I don’t say this lightly: I had THE best cocktail of my life at Paradiso, crowned one of The World’s Best 50 Bars. Pass through the tiny storefront pastrami shop and traverse through the freezer door (cynics note: yes, just do it). A carved-wood tropical utopia awaits on the other side. Grab a seat at the bar, and let the cocktail spectacle unfold before your eyes. If the “Aire de Jalisco” is still on the menu, consider yourself a lottery winner: premium silver tequila with coriander, fresh mustard and daikon sprouts, toasted corn syrup, lemon, ginger, red pepper, chili, cinnamon bitters and apple air. West-central Mexico in a glass.
Great Restaurant in Barcelona
Not too far from Paradiso in the funky El Born neighborhood, you’ll find Llamber. A sit-down restaurant with a relaxed atmosphere for those that need a break from the frenzy of the tapas bars. We had a front-row view into the open kitchen and every single dish was an eye-catcher, evoking exclamations of “ooh, what’s that one?!” Standout dishes were smoked sardines with yogurt and caramelized figs; beet carpaccio with king prawns, raspberries and pistachios; and the seared beef entrecôte with mini potatoes in dill butter. The young Italian bartender at Paradiso — who insisted we go to Llamber —declared this restaurant to be the producer of the best gnocchi outside Italy.
Best Wine Bar in Barcelona
If you are a foodie like me (and I assume if you are reading this you are), there is nothing that sends a warm wave of euphoria through your body like stumbling upon a hidden gem like Bodega Maestrazgo. An unassuming little wine shop and bar in the heart of the El Born that’s been pouring curated glasses of wine since 1952. Thousands of bottles line the walls and lead the way to the rustic wooden tables at the back. Nearby, the butcher expertly carves perfect slices of jamón Ibérico. Candles flicker. Service is friendly. Everyone is smiling. This is the kind of place you can linger for hours, sampling an array of Spanish wines by the glass paired with generous platters of cured meats and cheese.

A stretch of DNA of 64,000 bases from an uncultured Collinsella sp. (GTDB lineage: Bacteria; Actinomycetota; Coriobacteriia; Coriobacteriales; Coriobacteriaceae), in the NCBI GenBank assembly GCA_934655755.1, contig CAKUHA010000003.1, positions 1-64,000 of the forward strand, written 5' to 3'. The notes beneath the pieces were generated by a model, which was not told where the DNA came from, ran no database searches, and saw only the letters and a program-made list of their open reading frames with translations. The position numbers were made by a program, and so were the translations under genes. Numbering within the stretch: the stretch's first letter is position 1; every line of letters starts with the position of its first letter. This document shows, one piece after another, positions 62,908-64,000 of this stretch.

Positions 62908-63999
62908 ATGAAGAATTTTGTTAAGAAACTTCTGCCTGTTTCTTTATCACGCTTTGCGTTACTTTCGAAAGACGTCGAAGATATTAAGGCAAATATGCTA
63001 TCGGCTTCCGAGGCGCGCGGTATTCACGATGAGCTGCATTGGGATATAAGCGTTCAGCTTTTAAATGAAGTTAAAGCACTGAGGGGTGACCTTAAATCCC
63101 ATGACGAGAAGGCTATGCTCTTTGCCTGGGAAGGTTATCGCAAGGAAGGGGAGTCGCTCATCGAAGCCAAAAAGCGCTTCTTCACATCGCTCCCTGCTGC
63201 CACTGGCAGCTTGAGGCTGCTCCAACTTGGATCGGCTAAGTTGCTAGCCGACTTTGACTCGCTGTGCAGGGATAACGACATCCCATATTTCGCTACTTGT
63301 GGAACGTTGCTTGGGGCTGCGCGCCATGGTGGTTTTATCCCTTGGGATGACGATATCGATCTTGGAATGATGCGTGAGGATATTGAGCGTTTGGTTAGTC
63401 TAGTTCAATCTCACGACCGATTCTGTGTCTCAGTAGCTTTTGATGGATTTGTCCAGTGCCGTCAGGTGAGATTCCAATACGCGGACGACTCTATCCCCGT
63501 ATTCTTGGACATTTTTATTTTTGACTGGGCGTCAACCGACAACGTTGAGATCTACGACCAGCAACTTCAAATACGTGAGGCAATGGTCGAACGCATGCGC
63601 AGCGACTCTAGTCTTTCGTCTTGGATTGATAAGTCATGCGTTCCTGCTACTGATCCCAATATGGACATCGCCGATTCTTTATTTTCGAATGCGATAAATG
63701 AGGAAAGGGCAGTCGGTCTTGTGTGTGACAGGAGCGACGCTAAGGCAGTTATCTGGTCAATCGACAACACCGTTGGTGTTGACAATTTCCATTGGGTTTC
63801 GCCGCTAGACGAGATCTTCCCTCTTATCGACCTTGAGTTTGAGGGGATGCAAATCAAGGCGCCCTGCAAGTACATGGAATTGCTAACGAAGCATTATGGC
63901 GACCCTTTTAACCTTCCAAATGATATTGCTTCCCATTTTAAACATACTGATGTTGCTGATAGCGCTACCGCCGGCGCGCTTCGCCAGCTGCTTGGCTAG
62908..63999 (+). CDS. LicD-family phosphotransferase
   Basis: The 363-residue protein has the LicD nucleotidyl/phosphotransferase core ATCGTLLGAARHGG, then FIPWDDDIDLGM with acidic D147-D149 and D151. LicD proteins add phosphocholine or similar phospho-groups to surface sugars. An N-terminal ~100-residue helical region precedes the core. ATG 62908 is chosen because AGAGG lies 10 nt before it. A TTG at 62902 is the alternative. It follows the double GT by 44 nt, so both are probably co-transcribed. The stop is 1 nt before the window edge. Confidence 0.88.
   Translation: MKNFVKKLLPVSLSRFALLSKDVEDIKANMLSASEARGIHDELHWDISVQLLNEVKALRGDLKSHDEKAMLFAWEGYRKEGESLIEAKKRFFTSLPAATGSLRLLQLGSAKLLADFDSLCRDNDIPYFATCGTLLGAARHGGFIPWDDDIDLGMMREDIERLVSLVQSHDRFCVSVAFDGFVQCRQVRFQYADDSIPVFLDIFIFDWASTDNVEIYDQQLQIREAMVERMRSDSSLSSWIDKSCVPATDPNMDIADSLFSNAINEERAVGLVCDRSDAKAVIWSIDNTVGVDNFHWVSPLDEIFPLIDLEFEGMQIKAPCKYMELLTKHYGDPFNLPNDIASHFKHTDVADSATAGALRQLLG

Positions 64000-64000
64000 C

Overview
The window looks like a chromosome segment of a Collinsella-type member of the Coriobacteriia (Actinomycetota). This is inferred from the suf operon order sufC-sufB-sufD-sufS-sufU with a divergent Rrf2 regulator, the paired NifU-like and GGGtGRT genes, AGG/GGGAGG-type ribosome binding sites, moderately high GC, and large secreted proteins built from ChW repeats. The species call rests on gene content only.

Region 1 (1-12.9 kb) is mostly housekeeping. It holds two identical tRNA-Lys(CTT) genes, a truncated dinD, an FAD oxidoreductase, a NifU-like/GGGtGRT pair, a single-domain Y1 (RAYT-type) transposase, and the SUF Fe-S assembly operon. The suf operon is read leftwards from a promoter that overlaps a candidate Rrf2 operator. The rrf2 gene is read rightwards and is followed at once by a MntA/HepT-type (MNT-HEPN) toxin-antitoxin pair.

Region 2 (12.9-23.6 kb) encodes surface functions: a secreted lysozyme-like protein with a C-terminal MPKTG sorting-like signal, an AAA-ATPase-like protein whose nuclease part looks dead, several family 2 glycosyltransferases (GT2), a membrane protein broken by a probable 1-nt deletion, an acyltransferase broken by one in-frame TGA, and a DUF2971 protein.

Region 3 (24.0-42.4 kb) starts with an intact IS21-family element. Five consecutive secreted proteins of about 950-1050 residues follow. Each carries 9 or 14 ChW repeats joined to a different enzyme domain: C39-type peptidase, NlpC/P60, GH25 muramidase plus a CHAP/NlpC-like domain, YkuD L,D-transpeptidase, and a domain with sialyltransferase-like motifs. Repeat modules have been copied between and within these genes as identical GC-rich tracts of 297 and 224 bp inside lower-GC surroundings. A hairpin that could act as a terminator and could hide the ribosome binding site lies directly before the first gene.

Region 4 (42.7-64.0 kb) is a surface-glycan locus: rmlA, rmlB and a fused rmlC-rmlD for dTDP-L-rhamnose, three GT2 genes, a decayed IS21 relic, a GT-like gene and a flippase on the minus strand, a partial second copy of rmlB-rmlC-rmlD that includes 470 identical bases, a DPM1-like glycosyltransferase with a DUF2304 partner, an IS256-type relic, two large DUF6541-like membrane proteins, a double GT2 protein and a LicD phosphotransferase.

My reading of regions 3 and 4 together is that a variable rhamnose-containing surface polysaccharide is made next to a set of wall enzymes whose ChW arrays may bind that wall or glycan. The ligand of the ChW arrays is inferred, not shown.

Great Coffee Shop in Barcelona
Ironically, selecting Satan’s Coffee Corner for my list is probably the antithesis of the ethos of this establishment, which proudly displays a sign that snarkily proclaims “fuck Yelp and TripAdvisor” (among other things) near the front door. Satan had me at hello. But if the coffee sucked, it would have been a distant memory. It doesn’t. Go.
Best Chocolate Shop / Bakery in Barcelona
On an afternoon stroll intended to distract us from nonstop eating so we’d be ready for our next meal, a chance encounter with Chök The Chocolate Kitchen crushed those plans (at least temporarily).The smell of melting chocolate and toasting pastry is intoxicating. An homage to the mighty cacao, the chocolate bars are some of the best I tasted in our multi-city tour of Spain. Buy a stack of them for gifts; if you’re lucky you’ll have at least one to actually give away (they are pretty much irresistible on long-haul flights).
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—Taste of Adventure